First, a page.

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I'm trying to draw some text onto an MapView on Android. The drawing of the text goes fine, but it's very hard to read the text because it's white with no black border (like the rest of the text that appears naturally on MapViews to denote cities, states, and countries). I can't seem to figure how to draw the text with a black border. Anyone know how to do this?

This is the sort of code I'm using right now (this is just example code, found in one of my overlays):

@Override
public void draw(Canvas canvas, MapView mapView, boolean shadow) {
	Paint textPaint = new Paint();
	textPaint.setARGB(255, 255, 255, 255);
	textPaint.setTextAlign(Paint.Align.CENTER);
	textPaint.setTextSize(16);
	textPaint.setTypeface(Typeface.DEFAULT_BOLD);

	canvas.drawText("Some Text", 100, 100, textPaint);

	super.draw(canvas, mapView, shadow);
}
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4 Answers

up vote 40 down vote accepted

The easiest way to do this is with a Stroke... something like this:

@Override
public void draw(Canvas canvas, MapView mapView, boolean shadow) {
    Paint strokePaint = new Paint();
    strokePaint.setARGB(255, 0, 0, 0);
    strokePaint.setTextAlign(Paint.Align.CENTER);
    strokePaint.setTextSize(16);
    strokePaint.setTypeface(Typeface.DEFAULT_BOLD);
    strokePaint.setStyle(Paint.Style.STROKE);
    strokePaint.setStrokeWidth(2);

    Paint textPaint = new Paint();
    textPaint.setARGB(255, 255, 255, 255);
    textPaint.setTextAlign(Paint.Align.CENTER);
    textPaint.setTextSize(16);
    textPaint.setTypeface(Typeface.DEFAULT_BOLD);

    canvas.drawText("Some Text", 100, 100, strokePaint);
    canvas.drawText("Some Text", 100, 100, textPaint);

    super.draw(canvas, mapView, shadow);
}

This will draw a border of 2 pixels around the outside of the text then draw the text over the top of it, giving you the illusion of an outline.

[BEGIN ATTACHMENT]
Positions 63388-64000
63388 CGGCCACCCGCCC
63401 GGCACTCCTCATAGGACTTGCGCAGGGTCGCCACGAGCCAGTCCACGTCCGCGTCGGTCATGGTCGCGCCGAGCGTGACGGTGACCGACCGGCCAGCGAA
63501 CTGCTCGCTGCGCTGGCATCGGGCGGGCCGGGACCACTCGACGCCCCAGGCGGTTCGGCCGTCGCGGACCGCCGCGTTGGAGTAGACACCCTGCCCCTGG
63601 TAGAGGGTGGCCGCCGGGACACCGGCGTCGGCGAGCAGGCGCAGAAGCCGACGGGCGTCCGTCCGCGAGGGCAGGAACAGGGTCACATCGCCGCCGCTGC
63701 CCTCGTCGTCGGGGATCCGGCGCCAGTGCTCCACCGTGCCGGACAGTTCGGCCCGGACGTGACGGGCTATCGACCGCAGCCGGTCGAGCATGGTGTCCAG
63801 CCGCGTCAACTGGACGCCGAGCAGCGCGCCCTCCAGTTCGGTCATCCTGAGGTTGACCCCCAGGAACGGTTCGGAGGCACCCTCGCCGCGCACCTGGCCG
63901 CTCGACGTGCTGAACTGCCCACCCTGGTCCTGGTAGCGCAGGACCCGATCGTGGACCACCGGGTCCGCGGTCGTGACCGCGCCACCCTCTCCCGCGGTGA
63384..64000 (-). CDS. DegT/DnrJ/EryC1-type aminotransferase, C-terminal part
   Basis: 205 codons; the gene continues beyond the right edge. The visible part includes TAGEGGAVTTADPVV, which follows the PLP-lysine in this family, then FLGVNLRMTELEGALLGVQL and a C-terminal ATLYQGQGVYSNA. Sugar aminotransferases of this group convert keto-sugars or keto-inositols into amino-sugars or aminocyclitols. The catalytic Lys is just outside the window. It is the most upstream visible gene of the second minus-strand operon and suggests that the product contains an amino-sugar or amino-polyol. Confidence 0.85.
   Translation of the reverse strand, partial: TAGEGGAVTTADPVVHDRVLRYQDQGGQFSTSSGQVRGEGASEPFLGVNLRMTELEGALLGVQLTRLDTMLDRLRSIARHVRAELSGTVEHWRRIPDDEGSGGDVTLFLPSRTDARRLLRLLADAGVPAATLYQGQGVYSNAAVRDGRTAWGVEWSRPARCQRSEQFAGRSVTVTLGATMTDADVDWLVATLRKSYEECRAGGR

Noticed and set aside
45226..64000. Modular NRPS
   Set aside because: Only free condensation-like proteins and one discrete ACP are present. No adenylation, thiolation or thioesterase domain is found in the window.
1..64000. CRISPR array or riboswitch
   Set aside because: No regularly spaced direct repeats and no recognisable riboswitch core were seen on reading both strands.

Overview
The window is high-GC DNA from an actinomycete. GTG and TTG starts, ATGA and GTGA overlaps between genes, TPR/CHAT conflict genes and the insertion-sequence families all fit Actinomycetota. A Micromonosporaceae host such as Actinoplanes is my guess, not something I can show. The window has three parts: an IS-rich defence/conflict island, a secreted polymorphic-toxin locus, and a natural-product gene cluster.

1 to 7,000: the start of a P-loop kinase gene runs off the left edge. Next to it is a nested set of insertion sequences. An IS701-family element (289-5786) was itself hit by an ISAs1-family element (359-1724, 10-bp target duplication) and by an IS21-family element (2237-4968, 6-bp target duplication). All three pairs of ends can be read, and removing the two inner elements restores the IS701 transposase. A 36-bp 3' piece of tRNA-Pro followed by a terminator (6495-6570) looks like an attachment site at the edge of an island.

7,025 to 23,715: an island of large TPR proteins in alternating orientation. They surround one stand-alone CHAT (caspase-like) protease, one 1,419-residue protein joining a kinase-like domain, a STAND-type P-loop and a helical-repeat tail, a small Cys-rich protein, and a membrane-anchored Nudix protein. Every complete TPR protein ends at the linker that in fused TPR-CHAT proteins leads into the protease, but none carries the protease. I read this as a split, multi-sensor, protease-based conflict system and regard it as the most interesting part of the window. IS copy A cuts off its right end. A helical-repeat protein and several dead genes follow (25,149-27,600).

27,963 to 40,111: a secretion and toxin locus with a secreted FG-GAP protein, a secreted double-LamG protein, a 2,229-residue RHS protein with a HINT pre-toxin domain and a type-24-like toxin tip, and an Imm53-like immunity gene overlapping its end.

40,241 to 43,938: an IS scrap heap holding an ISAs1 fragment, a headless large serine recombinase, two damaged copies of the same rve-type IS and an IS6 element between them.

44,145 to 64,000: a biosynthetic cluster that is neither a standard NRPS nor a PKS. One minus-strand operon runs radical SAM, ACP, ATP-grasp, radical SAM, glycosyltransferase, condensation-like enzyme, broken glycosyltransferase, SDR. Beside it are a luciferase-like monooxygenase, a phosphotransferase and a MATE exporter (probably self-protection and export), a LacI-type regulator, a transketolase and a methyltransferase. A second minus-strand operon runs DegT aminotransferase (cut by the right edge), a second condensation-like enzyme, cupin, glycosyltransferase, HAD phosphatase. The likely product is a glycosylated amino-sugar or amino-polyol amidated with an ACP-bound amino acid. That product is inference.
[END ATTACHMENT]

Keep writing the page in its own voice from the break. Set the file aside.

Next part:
Also, it may be worth setting the Paints up in the constructor then just reusing them.

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1  
Ah, wonderful! A good solution. Also, I already do setup the Paints in the constructor and reuse; I just simplified my example above for explanatory purposes. –  Daniel Lew Jan 28 '10 at 15:26
    
I figured (you don't seem dumb :) ). Mostly just adding that for posterity. –  fiXedd Jan 28 '10 at 17:33
    
@fiXedd But how am I suppose to override a View that is declared in the xml file? –  Tom Brito Jul 29 '10 at 21:01
2  
@Tom you can include your own Views in xml. Instead of <Mapview ...> you can do <com.example.MyMapView ...> –  fiXedd Aug 2 '10 at 17:54
1  
I would throw in a .setAntiAlias(true); as well for each Paint object. –  Someone Somewhere Feb 23 '11 at 21:05
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The half-answer, which may or may not be good enough (it was in my case), is to set a shadow:

textPaint.setShadowLayer(3, 0, 0, Color.BLACK);

The shadow helps the text stand out a lot, but isn't quite as good as a black border would be. I'm still curious how to solve the original question.

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Instead of this code (from the first answer)

canvas.drawText("Some Text", 100, 100, strokePaint);
canvas.drawText("Some Text", 100, 100, textPaint);

try to use the same with Path:

Path path = new Path();
String text = "Some Text";
tp.getTextPath(text, 0, text.length(), 0, 100, path);
canvas.drawPath(path, strokePaint);
canvas.drawPath(path, textPaint);

looks better?

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I didn't know about getTextPath, that's pretty cool! (Though I don't think I'd use it for this particular case.) –  Josh Jul 7 '11 at 13:07
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This is a complete shot in the dark and there might be a better way, but if you create 4 copies of the text, set their color to black, then shift each layer by 1 pixel diagonally, it would create an illusion of a border. So if your text is positioned at [100,100], the 4 shadows would need to be positioned at [99,99], [99,101], [101,99] and [101,101], like this:

canvas.drawText("Some Text", 99, 99, borderPaint);
canvas.drawText("Some Text", 99, 101, borderPaint);
canvas.drawText("Some Text", 101, 99, borderPaint);
canvas.drawText("Some Text", 101, 101, borderPaint);

canvas.drawText("Some Text", 100, 100, textPaint);
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3  
That's both brilliant and ridiculous... I'll have to try it and see. :) –  Daniel Lew Nov 18 '09 at 6:30
    
I've often used this technique with gimp (not knowing how to do that properly) –  Lohoris Sep 20 '10 at 15:13
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